Keep Talking

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For the 2016 Cyrus Villanueva song of the same name, see Keep Talking (Cyrus song).
"Keep Talking"
Pink Floyd - "Keep Talking" (Promotional single).jpg
Single by Pink Floyd
Released 12 March 1994 (1994-03-12)
Recorded 1993 at
(London, United Kingdom)
Length 4:55 (single edit)
6:08 (album version)
5:57 (Echoes: The Best of Pink Floyd version)
Label Columbia
Writer(s) David Gilmour, Richard Wright and Polly Samson,
Producer(s) Bob Ezrin, David Gilmour
Pink Floyd singles chronology
"One Slip"
"Keep Talking"
"Lost for Words"
"Keep Talking"
Single by Pink Floyd
from the album The Division Bell
A-side "High Hopes"
"Keep Talking"
B-side "One of These Days (Live)"
Format 7", 12", CD (Maxi)
Label EMI (UK)
Columbia (US)
Writer(s) David Gilmour, Richard Wright and Polly Samson,
Pink Floyd singles chronology
"Take It Back"
"High Hopes"
/ "Keep Talking"
"Wish You Were Here (Live)"

"Keep Talking" is a song from Pink Floyd's 1994 album, The Division Bell.


Written by David Gilmour, Richard Wright and Polly Samson, it was sung by Gilmour and also features samples of Stephen Hawking's electronic voice, taken from a BT television advertisement (this same commercial would be sampled again in "Talkin' Hawkin'" from Pink Floyd's next and final studio album, The Endless River).[1] Gilmour chose to use the speech after crying to the commercial, which he described as "the most powerful piece of television advertising that I’ve ever seen in my life.”[2] The song also makes some use of the talk box guitar effect.


The song was the first single to be released from the album in the United States in March 1994. It was the group's third #1 hit on the Album Rock Tracks chart (a chart published by Billboard magazine which measures radio play in the USA, and is not a measure of record sales), staying atop for six weeks.

The song was included on the 2001 compilation, Echoes: The Best of Pink Floyd.[3]


The song was performed every night during the 1994 The Division Bell Tour and live versions, taken from different shows, were included in both the album Pulse and the video of the same name.

The song was sampled by Wiz Khalifa on the title track of his 2009 mixtape Burn After Rolling.


It's more of a wish [that all problems can be solved through discussion, as 'Keep Talking' suggests] than a belief. [laughs]

— David Gilmour, 1994[4]

Well, I guess I experiment more than I think I do. I had a Zoom [effects box] in my control room one day and I was mucking about with something. Suddenly, I thought I should stick the E-bow on the strings and see what would happen. It sounded great, so we started writing a little duet for the E-bowed acoustic guitar [a Gibson J-200] and a keyboard. We never finished the piece, but Jon Carin [keyboardist] decided to sample the E-bowed guitar part. We kept the sample and ended up using it as a loop on "Take It Back", and again on "Keep Talking".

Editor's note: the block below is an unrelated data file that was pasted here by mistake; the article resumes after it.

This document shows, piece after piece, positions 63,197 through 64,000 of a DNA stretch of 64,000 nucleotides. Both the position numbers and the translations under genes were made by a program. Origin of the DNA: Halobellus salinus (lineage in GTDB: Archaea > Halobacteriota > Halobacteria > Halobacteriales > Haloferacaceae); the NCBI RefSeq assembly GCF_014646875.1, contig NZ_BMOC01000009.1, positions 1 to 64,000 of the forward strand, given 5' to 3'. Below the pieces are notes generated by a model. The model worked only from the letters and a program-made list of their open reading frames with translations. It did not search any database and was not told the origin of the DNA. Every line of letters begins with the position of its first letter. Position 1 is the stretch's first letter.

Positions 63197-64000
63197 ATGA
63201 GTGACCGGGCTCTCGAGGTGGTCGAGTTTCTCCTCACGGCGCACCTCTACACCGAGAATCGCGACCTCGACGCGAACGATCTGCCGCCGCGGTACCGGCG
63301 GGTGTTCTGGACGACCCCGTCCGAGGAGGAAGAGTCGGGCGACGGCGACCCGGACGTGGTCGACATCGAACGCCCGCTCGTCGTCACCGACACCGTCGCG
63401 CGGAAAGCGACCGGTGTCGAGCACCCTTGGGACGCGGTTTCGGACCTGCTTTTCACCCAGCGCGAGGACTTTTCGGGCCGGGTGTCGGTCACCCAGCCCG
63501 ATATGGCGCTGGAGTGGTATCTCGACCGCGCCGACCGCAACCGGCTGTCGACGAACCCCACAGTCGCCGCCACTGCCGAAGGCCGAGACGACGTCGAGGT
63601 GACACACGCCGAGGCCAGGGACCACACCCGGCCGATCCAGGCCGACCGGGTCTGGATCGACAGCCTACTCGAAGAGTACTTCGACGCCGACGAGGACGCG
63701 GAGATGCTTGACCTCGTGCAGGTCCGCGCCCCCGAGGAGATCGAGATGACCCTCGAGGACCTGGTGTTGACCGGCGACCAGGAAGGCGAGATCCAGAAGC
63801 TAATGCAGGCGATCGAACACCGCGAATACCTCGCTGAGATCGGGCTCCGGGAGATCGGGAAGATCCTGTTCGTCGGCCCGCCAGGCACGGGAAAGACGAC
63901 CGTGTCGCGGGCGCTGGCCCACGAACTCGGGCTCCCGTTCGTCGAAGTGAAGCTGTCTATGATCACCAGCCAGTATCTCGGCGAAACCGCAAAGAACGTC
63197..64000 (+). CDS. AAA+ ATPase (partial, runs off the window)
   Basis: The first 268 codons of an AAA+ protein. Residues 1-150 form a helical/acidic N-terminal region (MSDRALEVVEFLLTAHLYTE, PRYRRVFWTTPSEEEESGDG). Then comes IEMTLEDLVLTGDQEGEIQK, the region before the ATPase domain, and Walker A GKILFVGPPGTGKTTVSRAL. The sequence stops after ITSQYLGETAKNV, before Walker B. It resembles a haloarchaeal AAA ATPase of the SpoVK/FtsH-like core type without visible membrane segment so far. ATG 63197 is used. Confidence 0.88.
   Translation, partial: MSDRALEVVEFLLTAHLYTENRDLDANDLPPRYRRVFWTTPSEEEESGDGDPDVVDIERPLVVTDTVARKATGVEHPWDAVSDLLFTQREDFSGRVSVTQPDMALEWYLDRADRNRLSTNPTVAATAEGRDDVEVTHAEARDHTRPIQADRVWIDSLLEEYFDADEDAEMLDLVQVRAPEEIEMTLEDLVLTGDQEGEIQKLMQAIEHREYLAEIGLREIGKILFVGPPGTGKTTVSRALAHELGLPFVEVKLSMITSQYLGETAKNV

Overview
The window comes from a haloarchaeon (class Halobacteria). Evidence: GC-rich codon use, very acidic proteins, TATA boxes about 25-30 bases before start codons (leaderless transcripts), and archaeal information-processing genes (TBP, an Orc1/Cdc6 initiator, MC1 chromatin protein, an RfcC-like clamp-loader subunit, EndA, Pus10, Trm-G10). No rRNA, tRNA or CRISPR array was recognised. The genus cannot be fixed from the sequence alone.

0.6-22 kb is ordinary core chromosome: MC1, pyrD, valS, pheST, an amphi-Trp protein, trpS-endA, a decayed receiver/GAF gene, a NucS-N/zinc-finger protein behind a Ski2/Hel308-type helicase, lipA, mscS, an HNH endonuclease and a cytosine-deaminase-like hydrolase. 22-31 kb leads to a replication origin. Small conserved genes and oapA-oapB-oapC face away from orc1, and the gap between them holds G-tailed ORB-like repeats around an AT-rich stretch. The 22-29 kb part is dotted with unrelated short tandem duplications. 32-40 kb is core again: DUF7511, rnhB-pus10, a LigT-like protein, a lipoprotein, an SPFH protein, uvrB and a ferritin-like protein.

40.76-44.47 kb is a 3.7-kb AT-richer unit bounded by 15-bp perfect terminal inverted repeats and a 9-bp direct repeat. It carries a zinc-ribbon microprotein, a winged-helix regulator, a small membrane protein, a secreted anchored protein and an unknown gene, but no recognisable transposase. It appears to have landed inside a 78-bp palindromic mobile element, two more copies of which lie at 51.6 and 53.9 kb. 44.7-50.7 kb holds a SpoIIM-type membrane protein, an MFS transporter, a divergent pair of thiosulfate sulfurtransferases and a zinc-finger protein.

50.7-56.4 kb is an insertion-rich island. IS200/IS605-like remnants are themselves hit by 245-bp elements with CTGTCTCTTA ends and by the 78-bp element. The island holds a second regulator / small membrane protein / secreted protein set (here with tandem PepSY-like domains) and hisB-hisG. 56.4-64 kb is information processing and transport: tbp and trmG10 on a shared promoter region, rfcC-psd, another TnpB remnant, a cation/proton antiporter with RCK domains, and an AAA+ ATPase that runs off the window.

— David Gilmour, 1994[4]

Stephen Hawking 1994: "For millions of years mankind lived just like the animals. Then something happened which unleashed the power of our imagination: we learned to talk".

"It doesn't have to be like this. All we need to do is make sure we keep talking".


Pink Floyd
Additional musicians


Chart (1994) Peak
UK Singles (Official Charts Company)[5] 26
US Billboard Album Rock Tracks[6] 1

Release history[edit]

Region Date Format Label Catalog no.
United States[7] March 12, 1994 CD-R (Modern rock/Alternative radio) Columbia Records CSK 6228
United Kingdom[8] March 28, 1994 CD-R (Contemporary hit radio, BBC Radio 1 rotation) EMI PINK 1
October 10, 1994 CDEMDJ 342


  1. ^ (liner notes from Echoes)
  2. ^ Michaels, Sean (2014-10-08). "Stephen Hawking sampled on Pink Floyd's The Endless River". The Guardian. Retrieved 2015-02-17. 
  3. ^ "Echoes: the album credits". Pink Floyd. Archived from the original on 2 June 2010. Retrieved 20 June 2013. 
  4. ^ a b "Sounds of Silence" interview, Guitar World, September 1994, retrieved 28 July 2010
  5. ^ "Pink Floyd: Artist Chart History" Official Charts Company.
  6. ^ "Artist Chart History (Singles) – Pink Floyd". Allmusic. Retrieved 26 July 2007. 
  7. ^ "US CD Singles". Pink Floyd Discography Archive. Retrieved 31 May 2013. 
  8. ^ "Pink Floyd". VintageCD. Retrieved 2 June 2013. 
Preceded by
"No Excuses" by Alice in Chains
Billboard Album Rock Tracks number-one single
April 9 – May 20, 1994
Succeeded by
"Shine" by Collective Soul